Background: Lycium barbarum polysaccharide (LBP), the most abundant functional component of wolfberry, is considered a potent antioxidant and an anti-ageing substance. This review aims to outline the hallmarks of ageing in the pathogenesis of osteoarthritis (OA), followed by the current understanding of the senolytic effect of LBP and its potential use in the prevention and treatment of OA. This will be discussed through the lens of molecular biology and herbal medicine. Methods: A literature search was performed from inception to March 2020 using following keywords: “Lycium barbarum polysaccharide”, “DNA damage”, antioxidant, anti-apoptosis, anti-inflammation, anti-ageing, osteoarthritis, chondrocytes, fibroblasts, osteoblasts, osteoclasts, and “bone mesenchymal stem cell”. The initial search yielded 2287 papers, from which 35 studies were selected for final analysis after screening for topic relevancy by the authors. Results: In literature different in vitro and in vivo ageing models are used to demonstrate LBP’s ability to reduce oxidative stress, restore mitochondrial function, mitigate DNA damage, and prevent cellular senescence. All the evidence hints that LBP theoretically attenuates senescent cell accumulation and suppresses the senescence-associated secretory phenotype as observed by the reduction in pro-inflammatory cytokines, like interleukin-1beta, and matrix-degrading enzymes, such as MMP-1 and MMP-13. However, there remains a lack of evidence on the disease-modifying effect of LBP in OA, although its chondroprotective, osteoprotective and anti-inflammatory effects were reported. Conclusion: Our findings strongly support further investigations into the senolytic effect of LBP in the context of age-related OA.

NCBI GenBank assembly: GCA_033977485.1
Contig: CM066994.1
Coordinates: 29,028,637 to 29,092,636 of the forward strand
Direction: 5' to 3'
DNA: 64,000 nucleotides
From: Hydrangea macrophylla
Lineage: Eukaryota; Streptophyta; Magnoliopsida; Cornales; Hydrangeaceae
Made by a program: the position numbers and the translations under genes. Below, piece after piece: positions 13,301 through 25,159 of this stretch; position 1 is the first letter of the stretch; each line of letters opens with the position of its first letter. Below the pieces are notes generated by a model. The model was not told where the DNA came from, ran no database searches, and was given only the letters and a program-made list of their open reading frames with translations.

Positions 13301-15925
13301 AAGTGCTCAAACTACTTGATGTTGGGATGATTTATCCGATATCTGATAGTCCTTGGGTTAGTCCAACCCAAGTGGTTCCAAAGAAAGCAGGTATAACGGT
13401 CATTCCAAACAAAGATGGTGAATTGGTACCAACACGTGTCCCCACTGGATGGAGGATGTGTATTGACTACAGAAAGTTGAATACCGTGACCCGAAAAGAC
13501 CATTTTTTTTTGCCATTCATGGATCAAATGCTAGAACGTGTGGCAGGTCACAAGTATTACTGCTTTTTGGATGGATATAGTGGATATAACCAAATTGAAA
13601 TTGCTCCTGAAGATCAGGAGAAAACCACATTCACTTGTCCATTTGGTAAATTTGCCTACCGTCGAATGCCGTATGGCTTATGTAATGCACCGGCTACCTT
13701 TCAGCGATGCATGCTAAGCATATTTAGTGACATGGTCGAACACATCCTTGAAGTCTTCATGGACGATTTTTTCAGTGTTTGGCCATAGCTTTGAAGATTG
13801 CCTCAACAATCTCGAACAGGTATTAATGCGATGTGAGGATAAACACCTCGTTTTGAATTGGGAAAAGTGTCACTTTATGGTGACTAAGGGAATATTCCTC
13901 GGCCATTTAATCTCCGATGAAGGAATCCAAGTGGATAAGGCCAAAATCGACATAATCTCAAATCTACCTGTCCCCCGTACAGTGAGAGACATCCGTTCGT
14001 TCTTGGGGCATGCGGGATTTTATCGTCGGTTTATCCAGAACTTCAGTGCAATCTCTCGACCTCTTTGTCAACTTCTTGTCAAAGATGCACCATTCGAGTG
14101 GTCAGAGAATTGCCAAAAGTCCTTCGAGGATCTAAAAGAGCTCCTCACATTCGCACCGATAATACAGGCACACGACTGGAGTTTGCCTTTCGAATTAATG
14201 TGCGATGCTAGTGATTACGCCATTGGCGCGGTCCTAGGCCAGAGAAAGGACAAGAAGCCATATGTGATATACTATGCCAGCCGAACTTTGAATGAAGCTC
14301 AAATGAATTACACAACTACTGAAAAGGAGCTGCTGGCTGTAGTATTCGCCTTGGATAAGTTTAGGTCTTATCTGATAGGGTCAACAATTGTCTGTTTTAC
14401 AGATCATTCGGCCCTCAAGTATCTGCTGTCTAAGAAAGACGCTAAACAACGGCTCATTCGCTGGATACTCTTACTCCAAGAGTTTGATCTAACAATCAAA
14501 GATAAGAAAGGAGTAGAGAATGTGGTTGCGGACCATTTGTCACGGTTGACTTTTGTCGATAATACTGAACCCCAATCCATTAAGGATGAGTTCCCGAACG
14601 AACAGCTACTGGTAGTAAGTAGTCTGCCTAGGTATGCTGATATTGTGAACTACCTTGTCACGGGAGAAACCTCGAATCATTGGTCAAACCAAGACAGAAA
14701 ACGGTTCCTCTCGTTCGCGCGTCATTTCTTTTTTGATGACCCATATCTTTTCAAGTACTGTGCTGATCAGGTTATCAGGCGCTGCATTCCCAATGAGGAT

- Cellular senescence
- Lycium Barbarum polysaccharides
- Mitochondrial dysfunction
- Reactive oxidative species
ASJC Scopus subject areas
- Complementary and alternative medicine